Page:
Alex Twigg: A rounds B Rounds C rounds you know trying to keep through that process keeping relationships with those investors keeping um you know everybody moving forward with the organization in the way that you want is is vital. You know you could almost you Know. You could almost say capital raising for a founder is a full time job. Um, and and then you got to build the business in in your yeah in your ah in your spare time.

    Alejandro Cremades: It really is it really is it really is you don’t want to leave the business hanging. Obviously you know the investors are expecting you to keep pushing now. Obviously the company ended up going public as you were alluding to a one point five billion valuation at the peak. But then eventually for you. You know you like buildings things. So at what point do you realize hey I think maybe you know it’s time to turn the page here.

    Alex Twigg: Ah, look on. Ah as I said you can hear from my sort of career history I’m ah I’m a serial builder of things and I um I just you know once you get to the point where ah, you’re into that. Let’s not call it business as usual, but where you’re now in incremental growth as opposed to. Exponential growth. Um, you know that’s when I yeah like to find new challenges. Um, and so I I left Judo just before the Ipo. Um and went up to.

    Alex Twigg: Singapore to help the the standard charter bank get a digital licence from the the regulator there. So the first is new digital licence to be issued in Singapore um, that was right in the middle of covid. Um. So that was a that was an incredible experience. So um, you know I was due to head up to Singapore and go to live up there for a couple of years and help them with that and couldn’t go because everything shut down. Um, and so I ended up having to ah build a team um create a platform. Um, and get a banking license from a regulator without ever leaving my home office in Sydney in a different country. Um, and that you know through the middle of a pandemic that was. A very different experience and puts a whole new level of of sort of complexity into things. Um, yeah that that bank now is is is is well and truly launched. It’s called trust bank. Ah, incredible you know incredible uptake there you know I think they’ve got a million customers in their first six weeks. Um, you know it’s absolutely going again. Gangbusters um.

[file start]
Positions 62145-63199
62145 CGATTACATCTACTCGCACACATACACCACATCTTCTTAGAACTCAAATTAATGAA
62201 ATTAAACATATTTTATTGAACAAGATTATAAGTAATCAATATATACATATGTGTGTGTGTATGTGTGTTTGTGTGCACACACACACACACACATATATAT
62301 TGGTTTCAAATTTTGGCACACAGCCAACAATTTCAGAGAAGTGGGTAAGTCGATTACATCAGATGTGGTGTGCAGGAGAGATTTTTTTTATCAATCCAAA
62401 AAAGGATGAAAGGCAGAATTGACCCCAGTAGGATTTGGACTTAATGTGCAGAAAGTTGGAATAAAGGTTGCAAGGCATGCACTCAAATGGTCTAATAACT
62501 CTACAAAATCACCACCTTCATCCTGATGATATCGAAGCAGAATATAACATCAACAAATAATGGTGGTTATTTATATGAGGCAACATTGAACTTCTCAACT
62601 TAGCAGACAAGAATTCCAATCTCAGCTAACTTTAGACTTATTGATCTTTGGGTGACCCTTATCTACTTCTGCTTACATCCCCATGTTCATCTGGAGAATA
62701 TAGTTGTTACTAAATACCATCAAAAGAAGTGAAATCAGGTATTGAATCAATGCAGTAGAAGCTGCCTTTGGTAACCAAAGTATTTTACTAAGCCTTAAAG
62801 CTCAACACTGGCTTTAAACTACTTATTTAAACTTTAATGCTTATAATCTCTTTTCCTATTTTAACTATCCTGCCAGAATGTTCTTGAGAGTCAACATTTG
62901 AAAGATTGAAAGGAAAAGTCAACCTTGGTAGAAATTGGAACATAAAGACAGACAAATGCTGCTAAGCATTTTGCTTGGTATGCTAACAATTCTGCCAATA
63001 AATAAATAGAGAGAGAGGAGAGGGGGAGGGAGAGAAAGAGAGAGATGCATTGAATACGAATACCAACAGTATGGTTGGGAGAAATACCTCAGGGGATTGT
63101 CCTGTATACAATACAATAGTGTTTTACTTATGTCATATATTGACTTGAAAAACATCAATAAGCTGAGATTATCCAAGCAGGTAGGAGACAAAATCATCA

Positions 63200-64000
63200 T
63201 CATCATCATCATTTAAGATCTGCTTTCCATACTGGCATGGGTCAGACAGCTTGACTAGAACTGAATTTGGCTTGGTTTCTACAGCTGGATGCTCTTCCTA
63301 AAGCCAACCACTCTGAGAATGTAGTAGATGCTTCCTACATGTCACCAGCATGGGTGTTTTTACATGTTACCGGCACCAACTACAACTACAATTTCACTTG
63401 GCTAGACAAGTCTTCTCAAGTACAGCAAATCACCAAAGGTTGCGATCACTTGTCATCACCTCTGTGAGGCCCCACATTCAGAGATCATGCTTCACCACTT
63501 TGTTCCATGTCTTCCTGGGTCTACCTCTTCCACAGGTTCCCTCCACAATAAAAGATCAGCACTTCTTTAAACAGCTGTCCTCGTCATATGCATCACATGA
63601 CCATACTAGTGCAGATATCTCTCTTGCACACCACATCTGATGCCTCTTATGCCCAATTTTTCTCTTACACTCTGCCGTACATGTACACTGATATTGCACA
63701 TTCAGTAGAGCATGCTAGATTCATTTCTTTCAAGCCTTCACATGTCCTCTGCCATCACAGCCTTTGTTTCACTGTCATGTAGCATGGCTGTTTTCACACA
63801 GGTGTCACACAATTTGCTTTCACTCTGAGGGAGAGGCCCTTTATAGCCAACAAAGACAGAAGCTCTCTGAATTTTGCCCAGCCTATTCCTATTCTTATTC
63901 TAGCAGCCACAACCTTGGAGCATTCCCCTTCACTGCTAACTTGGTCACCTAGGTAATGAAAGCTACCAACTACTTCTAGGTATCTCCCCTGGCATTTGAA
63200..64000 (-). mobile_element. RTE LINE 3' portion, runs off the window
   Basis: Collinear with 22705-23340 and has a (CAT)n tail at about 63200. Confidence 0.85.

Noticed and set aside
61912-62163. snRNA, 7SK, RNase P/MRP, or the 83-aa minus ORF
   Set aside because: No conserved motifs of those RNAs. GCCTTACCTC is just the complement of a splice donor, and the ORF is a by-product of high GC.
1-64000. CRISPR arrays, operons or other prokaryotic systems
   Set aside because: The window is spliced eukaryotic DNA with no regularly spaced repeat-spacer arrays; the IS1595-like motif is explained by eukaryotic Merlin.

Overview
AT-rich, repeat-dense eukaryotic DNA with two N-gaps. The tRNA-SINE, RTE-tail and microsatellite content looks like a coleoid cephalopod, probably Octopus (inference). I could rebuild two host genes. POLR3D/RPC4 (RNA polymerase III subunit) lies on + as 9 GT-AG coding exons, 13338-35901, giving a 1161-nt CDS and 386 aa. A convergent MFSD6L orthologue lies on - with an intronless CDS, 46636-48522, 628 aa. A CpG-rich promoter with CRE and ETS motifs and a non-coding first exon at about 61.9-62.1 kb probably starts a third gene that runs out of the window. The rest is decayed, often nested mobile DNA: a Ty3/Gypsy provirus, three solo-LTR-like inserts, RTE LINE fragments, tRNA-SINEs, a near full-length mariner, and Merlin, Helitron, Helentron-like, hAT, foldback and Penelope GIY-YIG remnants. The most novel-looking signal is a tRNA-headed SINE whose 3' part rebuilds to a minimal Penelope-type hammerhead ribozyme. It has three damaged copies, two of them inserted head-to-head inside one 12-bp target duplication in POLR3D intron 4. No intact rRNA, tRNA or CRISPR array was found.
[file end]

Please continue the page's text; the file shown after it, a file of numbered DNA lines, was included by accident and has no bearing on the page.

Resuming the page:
Alex Twigg: As a joint venture with the fair price group which is a supermarket chain in the the leading supermarket chain in in Singapore in you know, another great learning experience for me, you know, trying to deal with yet another geography another set of cultures another way of building a proposition. Through a different market segment. Um and the different sort of cultural aspect of that market segment. Um, you know I was very lucky to understand the the supermarket side of things through my time at woolworths and but you know I love building things and that that was ah another great experience which um. You know, ah you know is leads me on to my next my next step adventure.

    Alejandro Cremades: But let’s talk about the next one. What’s the next one? okay.